JD Samson :: From Le Tigre to MEN
For many queer music aficionado, there is perhaps no act as universally recognized as "awesome" than Le Tigre. Formed in 1998 and best known for bangers like "Deceptacon" and "On the Verge," Le Tigre quickly rose to royalty within a burgeoning electroclash scene that also included and inspired acts like Peaches, Ladytron the Scissor Sisters and the Gossip, just to name a few.
But perhaps no face -- along with its accompanying facial hair -- from that scene has earned as impactful of a legacy as JD Samson. Since Le Tigre went on hiatus in 2007, Samson has continued to tour the world while also working on a new project titled MEN alongside friends Michael O’Neill and Ginger Brooks Takahashi with some input from her fellow Le Tigre kin.
Last month, Samson released her first release under the MEN moniker, a work titled Talk About Body. The album, for the most part, picks up where the Le Tigre party left off, featuring music that inspires both extensive physical and mental exercise through its catchy, poppy dance beats backing up lyrics about gay couples having children and the "wartime economics." It has been met with a mixed critical reaction, but is sure to be embraced in their traditionally euphoric live shows.
Just before Samson kicked off the U.S. leg of MEN’s tour promoting her new release, she checked in with a very starstruck EDGE correspondent and offered a glimpse into the unique political and artistic lens that has inspired and influenced so many other artists and activists alike.
Live shows = blind dates?
EDGE: How is life on the road going? What has the response been like for the new album?
JD Samson: It’s been really great so far. We haven’t started this tour in the States yet -- it starts tomorrow in New York, which we’re really excited about -- but we just came back from Europe last Monday. We had a really great time and the record seems to be getting a good reception, even though I don’t really like to read the reviews very much.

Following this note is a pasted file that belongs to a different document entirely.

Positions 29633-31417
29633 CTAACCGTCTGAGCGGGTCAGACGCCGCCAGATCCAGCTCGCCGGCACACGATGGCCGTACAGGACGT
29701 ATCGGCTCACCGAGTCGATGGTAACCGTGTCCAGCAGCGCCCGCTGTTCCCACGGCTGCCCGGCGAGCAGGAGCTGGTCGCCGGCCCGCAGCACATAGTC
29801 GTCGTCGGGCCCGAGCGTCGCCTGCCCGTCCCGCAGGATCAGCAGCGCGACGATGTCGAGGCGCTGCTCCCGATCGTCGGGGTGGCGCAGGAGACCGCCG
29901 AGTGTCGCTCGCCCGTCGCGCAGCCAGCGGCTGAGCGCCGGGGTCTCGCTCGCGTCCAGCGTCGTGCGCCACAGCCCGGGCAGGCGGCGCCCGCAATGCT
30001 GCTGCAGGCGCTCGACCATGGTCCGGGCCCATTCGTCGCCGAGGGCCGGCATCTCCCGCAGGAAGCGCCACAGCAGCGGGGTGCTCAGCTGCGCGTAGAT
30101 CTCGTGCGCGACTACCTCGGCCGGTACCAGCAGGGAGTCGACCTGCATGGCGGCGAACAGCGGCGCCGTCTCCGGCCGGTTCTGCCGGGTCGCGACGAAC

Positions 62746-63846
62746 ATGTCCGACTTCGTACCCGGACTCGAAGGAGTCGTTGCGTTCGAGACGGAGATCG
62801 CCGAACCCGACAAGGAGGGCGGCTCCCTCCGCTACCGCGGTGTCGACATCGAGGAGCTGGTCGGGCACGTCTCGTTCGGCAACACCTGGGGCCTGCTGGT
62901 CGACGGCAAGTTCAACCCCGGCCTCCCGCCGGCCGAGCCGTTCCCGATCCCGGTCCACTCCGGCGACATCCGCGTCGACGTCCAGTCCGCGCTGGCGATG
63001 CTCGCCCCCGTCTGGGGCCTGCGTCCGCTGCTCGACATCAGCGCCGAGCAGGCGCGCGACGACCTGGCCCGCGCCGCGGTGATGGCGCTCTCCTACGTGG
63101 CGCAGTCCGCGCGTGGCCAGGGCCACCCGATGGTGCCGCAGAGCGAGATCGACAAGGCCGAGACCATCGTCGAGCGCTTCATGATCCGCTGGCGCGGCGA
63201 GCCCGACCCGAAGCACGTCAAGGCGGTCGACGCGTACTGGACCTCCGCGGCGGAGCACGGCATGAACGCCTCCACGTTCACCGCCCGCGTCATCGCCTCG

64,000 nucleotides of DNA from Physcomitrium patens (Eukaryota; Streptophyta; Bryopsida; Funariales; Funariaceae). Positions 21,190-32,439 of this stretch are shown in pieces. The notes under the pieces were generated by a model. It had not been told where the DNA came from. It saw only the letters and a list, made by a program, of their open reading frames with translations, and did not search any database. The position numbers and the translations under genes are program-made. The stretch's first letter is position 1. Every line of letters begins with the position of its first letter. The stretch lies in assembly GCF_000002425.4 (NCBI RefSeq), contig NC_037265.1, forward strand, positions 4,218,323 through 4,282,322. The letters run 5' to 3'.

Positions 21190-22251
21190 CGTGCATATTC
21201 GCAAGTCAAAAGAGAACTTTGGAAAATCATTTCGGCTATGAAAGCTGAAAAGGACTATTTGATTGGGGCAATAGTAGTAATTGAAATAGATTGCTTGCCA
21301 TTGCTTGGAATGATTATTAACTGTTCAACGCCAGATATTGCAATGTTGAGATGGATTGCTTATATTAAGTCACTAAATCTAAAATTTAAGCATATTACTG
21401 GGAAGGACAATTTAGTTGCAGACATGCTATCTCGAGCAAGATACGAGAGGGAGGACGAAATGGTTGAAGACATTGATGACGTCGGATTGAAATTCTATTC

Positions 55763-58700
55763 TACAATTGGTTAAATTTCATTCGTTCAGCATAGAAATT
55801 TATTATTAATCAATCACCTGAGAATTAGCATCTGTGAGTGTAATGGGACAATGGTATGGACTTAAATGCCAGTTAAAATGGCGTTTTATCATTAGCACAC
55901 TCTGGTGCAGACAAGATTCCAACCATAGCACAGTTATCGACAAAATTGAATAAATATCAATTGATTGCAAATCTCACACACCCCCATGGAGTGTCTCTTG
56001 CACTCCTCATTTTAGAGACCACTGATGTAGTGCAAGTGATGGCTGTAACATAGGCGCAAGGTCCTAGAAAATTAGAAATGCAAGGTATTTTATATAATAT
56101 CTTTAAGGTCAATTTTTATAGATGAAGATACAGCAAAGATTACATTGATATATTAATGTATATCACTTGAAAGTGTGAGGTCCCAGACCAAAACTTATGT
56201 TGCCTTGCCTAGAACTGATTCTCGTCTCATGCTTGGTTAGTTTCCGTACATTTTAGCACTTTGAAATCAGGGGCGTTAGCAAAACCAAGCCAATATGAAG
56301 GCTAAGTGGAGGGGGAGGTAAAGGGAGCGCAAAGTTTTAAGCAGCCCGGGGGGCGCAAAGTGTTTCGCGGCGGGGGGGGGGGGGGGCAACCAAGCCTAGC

EDGE: Throughout your music career, dating back to the Le Tigre days, it seems like you’ve played pretty much everywhere in a wide variety of settings. Do your live shows ever feel like a blind date -- like you can’t ever really anticipate what you’re getting yourself into?
JS: It’s always really interesting. It’s like an energy exchange or hopefully that’s the idea, I think, that mostly we just try to share the moment with the audience. I think that’s the most important thing: To give as much energy as you can so that the audience can give that back to you. That’s why you’re really doing it and that’s something we really look forward to all the time... You play that first song and at the end of it, you’re gauging how interested they are that night. I think it’s really cool to actually not be really able to know what you’re getting yourself into.
EDGE: It sounds like a lot of the songs on your new release were developed while you were on the road. How did playing the songs live inform how they were ultimately fleshed out?
JS: We had a lot of the songs written before we started touring, but they did shape themselves a lot over the course of the tour. Some of them had a totally different drum pattern from when we were playing them live and when we went to the studio, we just started to build them up even more.
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Watch MEN’s video of "Off Our Backs: